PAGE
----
Do you sometimes feel like you’re the only person in class that just doesn’t get it? That everyone else is doing brilliantly while you’re left behind?
We’ve put together this guide to help you shake off insecurity and gain the confidence you need to succeed.
1. You're not alone.
Thousands and thousands of students are feeling like this right now. There will be some in all of your classes. The feeling is even more common if you’ve moved to a new school or college, got new teachers, started new subjects or moved up a level. New and unfamiliar situations can be unsettling.
Different students react to new situations in different ways. Some appear over-confident, answering every question, laughing and joking and appearing to own the classroom.
These types of students can be pretty intimidating but don’t think they’re better than you. Those who shout the loudest don’t always get the best grades.
Not having the confidence to speak up about the things you don’t understand is an anxiety for lots of people, but remember you’re not going to be the only one feeling confused by a new topic. Others will be feeling the same and they’re also sat in class wondering whether they should speak up.
2. It’s early days
OK, the work seems hard, you’re not sure about some of it and maybe your early grades aren’t that good. But remember you’re only a few weeks into your new courses. If you’re not getting the grades you want right now, you’ve still got a lot of time to make that right.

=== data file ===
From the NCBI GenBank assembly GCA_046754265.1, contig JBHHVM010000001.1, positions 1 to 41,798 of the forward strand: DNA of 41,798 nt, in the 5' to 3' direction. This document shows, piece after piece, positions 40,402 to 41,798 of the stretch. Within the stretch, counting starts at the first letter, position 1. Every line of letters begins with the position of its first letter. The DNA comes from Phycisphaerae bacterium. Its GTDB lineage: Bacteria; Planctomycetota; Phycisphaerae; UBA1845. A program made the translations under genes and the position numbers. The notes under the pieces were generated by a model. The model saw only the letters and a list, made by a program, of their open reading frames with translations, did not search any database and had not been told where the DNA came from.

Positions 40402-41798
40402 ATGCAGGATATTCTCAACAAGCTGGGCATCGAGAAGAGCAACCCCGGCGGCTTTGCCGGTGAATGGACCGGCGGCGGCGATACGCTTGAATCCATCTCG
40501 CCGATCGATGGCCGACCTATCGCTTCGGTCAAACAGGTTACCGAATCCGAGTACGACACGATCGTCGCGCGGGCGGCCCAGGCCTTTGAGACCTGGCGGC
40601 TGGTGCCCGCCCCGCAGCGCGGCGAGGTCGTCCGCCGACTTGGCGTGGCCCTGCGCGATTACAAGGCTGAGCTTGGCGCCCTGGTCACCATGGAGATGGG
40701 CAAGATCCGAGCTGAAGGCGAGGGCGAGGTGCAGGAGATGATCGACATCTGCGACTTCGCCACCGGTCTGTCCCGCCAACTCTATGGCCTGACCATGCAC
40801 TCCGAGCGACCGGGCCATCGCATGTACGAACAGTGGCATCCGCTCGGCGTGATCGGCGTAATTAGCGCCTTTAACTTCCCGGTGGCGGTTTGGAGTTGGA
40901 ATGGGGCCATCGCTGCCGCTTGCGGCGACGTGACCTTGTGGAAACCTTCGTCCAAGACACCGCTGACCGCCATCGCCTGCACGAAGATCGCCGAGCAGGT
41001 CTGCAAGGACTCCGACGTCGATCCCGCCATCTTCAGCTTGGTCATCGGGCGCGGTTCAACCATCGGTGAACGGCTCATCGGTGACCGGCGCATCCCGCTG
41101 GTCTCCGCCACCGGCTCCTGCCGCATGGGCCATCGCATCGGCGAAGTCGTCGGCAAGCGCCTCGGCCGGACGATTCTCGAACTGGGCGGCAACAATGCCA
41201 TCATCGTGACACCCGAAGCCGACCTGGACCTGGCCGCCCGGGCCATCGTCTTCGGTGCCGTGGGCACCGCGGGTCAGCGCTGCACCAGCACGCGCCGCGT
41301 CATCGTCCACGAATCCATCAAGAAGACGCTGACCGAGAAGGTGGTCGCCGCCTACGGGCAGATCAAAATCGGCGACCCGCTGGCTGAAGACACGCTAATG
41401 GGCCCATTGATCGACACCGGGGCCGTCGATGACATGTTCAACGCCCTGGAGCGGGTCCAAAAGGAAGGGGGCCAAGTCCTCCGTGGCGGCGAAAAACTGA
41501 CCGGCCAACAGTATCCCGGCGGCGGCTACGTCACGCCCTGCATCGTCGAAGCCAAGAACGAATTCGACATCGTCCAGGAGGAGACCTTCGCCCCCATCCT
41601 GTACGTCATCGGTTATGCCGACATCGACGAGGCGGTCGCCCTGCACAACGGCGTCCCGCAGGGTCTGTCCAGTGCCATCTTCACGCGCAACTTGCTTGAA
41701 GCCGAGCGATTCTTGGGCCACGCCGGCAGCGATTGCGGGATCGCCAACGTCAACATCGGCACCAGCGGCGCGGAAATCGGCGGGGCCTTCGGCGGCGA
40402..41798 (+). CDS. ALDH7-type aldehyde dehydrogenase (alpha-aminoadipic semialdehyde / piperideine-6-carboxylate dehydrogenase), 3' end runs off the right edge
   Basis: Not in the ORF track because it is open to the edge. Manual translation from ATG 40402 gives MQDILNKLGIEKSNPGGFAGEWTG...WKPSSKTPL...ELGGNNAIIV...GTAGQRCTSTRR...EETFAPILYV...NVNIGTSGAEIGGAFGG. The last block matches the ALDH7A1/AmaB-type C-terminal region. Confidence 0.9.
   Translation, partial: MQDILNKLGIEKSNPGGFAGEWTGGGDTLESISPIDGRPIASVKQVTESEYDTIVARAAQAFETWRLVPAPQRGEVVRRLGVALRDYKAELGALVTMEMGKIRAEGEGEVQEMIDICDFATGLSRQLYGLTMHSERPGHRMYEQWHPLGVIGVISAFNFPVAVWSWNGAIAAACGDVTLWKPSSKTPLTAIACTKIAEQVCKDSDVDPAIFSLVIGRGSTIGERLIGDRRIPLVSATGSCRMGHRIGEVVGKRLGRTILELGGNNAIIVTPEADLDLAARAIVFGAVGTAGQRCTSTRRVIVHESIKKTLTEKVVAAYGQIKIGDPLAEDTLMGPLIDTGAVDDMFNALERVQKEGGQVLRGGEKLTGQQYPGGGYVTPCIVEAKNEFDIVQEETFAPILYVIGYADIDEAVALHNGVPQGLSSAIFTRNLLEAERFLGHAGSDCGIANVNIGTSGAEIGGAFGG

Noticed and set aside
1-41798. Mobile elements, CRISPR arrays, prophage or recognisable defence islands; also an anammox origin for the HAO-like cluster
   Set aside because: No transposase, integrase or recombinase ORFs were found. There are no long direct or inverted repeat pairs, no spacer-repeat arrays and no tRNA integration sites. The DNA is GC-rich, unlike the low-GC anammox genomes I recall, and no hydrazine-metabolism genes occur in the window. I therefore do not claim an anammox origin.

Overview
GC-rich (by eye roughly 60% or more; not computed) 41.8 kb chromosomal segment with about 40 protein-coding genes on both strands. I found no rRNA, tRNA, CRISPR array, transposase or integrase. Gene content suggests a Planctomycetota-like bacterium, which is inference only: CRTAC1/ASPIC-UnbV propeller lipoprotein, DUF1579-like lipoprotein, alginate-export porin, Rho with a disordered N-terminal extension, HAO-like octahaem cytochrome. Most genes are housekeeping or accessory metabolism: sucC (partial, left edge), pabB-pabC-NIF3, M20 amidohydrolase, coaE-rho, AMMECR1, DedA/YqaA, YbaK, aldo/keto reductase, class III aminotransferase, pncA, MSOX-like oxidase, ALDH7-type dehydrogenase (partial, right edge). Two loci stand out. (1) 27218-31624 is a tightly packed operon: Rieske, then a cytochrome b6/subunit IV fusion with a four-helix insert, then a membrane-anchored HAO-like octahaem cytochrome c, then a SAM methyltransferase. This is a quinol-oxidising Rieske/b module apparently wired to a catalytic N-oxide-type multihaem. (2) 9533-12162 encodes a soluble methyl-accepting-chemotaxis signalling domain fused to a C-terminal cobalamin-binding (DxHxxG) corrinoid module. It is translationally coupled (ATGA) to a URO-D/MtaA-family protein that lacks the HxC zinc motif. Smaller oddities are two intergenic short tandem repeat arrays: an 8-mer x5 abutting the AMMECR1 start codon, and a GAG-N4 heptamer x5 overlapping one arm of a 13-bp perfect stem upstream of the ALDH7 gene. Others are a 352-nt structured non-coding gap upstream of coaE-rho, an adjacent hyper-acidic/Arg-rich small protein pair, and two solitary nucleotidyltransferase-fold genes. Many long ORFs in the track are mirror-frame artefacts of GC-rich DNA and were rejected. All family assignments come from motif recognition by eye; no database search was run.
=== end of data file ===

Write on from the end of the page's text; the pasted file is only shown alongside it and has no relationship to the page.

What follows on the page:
Remember that when you do your summer exams you’ll be revising and prepping for weeks in advance (hopefully!), so the grades you’re getting now probably don’t reflect what you’re capable of come next summer.
3. You're probably comparing yourself to others
Whatever it is you’re doing, you'll find some people will be better than you and others won't be as good. That’s life. It’s a common reaction when teachers return work to immediately find out how everyone else got on but this isn’t helpful. There’s only one person to compare yourself to and that is you.
Focus on your own studies, look carefully at feedback from your teacher and act on it, try to keep improving. Repeat work that doesn’t meet your personal targets. Set yourself some realistic aims for the end of term and make sure you put the work in to achieve them.
Be honest with yourself: did you put in the effort for that last piece of homework? Have you asked your teacher about the best ways to prepare for a test? Did you do all the reading you needed to do before writing an essay? Be prepared to change your study habits and put more time in.
5. There's lots of support available
You don’t have to suffer in silence. Make sure you ask for advice from your teachers (that’s what they’re there for, after all). Or if you have a friend studying the same topics, why not help each other?
The TSR community are amazingly helpful too. They have lots of ideas about how to shake up your study.
Have you ever felt like the person at the bottom of the class? What did you do to overcome this?